Saudi Arabia and Iran’s Proxy Wars: What are They Doing to Yemen?

This article was originally published on July 4, 2020.

Yemen, an Arab country located in the Middle East, is currently the world’s largest humanitarian crisis, plagued by years of suffering as a result of extreme political turmoil and as a result of being the stage of a proxy war. But how did Yemen fall from grace so drastically, from serving as one of the world’s most important trade hubs to being designated as a failed state, with 80% of its people lacking basic needs?

In order to understand what is happening in Yemen today, we have to understand the unofficial “Cold War” between Saudia Arabia and Iran, two of the Middle East’s most influential powers.

Origins of Saudi Arabia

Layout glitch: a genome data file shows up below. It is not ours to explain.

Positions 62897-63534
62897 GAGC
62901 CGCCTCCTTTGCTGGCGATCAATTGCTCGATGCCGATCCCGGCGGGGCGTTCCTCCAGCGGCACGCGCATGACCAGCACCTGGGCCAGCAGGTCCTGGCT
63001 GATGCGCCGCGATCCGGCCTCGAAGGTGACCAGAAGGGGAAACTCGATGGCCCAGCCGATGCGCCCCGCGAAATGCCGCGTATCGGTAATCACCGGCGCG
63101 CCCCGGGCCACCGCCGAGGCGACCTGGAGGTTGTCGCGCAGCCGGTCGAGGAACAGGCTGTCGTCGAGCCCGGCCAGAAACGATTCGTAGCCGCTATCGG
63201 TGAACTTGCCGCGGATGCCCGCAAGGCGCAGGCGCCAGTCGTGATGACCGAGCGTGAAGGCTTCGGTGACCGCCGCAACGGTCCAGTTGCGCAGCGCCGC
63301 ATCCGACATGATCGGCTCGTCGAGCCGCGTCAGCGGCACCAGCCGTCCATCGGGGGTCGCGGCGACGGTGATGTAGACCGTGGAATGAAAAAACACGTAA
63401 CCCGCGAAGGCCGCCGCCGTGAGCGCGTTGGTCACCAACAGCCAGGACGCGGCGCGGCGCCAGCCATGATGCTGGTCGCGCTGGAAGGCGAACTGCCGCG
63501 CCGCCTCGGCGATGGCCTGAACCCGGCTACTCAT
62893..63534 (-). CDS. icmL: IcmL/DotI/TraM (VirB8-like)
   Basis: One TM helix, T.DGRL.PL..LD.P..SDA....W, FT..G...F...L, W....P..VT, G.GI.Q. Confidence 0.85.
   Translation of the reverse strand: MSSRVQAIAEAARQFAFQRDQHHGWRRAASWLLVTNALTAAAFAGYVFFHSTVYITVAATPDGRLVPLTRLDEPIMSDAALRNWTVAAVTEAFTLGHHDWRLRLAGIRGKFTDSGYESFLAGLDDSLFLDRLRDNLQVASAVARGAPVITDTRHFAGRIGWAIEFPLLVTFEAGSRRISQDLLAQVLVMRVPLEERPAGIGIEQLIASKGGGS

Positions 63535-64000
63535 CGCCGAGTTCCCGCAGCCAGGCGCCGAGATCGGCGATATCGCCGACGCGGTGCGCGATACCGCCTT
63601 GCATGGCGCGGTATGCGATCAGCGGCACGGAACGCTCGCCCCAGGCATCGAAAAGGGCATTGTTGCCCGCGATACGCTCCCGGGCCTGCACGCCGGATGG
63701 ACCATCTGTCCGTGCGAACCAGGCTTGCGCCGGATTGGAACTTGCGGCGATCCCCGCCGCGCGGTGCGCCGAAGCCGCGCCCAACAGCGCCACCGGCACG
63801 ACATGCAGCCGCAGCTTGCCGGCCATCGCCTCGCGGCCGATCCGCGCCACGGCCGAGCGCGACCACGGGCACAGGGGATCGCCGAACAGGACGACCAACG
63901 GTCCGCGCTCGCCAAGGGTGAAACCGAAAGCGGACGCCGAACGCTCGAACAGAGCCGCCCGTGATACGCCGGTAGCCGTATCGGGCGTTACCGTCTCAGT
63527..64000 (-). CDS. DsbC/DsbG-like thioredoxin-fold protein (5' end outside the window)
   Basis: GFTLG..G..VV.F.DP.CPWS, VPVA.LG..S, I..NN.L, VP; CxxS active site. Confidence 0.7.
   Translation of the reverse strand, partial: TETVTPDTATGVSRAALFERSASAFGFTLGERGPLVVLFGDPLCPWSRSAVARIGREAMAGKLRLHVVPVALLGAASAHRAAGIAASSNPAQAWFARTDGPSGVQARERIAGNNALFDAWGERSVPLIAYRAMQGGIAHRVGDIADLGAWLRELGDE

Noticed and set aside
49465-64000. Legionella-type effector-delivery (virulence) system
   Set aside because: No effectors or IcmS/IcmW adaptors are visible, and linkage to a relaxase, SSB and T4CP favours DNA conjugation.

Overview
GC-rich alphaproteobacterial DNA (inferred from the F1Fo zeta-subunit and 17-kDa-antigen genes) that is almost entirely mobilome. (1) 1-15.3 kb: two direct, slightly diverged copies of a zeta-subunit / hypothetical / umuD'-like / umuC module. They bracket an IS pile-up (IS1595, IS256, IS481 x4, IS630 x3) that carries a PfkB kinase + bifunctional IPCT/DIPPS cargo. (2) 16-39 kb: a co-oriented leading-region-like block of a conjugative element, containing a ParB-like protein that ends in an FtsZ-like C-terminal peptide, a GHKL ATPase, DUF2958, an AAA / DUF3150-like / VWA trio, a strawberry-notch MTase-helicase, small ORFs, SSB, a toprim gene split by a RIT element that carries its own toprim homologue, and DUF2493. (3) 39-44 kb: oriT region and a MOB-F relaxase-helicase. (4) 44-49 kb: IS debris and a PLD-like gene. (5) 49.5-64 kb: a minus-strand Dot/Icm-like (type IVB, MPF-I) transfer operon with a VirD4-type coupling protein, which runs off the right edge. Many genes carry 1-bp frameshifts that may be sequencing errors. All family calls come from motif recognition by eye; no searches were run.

Saudia Arabia was formed after World War I and the Ottoman Empire’s subsequent collapse. Since the Ottomans controlled much of what is present-day Saudi Arabia, the collapse of their empire left unclaimed land for Ibn Saud and his devout Saudi clan, who already controlled Riyadh, the capital of Saudi Arabia. Ibn Saud and his followers were devout Sunni Muslims; they belonged to the larger of the two main branches of Islam. From 1921 to 1925, the Saudis fought and took control of the regions in which Mecca and Medina, two of the holiest Muslim cities, were located, among the other regions and lands that currently make up the country of Saudi Arabia.